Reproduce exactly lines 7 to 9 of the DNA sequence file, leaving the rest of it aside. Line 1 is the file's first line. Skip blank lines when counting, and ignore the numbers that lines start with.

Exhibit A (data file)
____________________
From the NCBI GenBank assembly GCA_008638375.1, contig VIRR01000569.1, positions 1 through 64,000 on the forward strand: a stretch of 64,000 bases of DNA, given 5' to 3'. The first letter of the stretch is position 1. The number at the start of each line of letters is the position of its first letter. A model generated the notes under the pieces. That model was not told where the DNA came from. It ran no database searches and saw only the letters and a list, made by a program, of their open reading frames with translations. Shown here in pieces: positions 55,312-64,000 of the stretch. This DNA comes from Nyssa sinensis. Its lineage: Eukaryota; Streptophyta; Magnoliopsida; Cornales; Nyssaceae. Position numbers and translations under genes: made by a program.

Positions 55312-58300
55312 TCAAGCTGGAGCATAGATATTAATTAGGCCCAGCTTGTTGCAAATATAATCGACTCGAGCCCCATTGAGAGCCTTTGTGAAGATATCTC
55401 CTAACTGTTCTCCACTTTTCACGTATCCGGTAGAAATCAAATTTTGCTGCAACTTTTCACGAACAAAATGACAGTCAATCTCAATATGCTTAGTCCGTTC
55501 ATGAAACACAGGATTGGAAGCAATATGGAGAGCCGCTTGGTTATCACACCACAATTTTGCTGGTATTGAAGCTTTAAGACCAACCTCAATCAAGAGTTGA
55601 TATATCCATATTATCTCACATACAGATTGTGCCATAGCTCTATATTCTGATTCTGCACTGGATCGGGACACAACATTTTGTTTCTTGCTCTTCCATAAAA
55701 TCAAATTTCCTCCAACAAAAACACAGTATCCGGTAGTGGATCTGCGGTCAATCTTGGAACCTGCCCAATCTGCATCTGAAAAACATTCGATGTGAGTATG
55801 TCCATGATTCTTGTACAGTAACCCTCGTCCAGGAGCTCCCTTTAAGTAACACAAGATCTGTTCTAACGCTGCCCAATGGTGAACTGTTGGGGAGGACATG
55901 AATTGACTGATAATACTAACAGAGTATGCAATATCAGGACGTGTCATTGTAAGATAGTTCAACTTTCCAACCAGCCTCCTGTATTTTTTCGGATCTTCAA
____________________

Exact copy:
55701 TCAAATTTCCTCCAACAAAAACACAGTATCCGGTAGTGGATCTGCGGTCAATCTTGGAACCTGCCCAATCTGCATCTGAAAAACATTCGATGTGAGTATG
55801 TCCATGATTCTTGTACAGTAACCCTCGTCCAGGAGCTCCCTTTAAGTAACACAAGATCTGTTCTAACGCTGCCCAATGGTGAACTGTTGGGGAGGACATG
55901 AATTGACTGATAATACTAACAGAGTATGCAATATCAGGACGTGTCATTGTAAGATAGTTCAACTTTCCAACCAGCCTCCTGTATTTTTTCGGATCTTCAA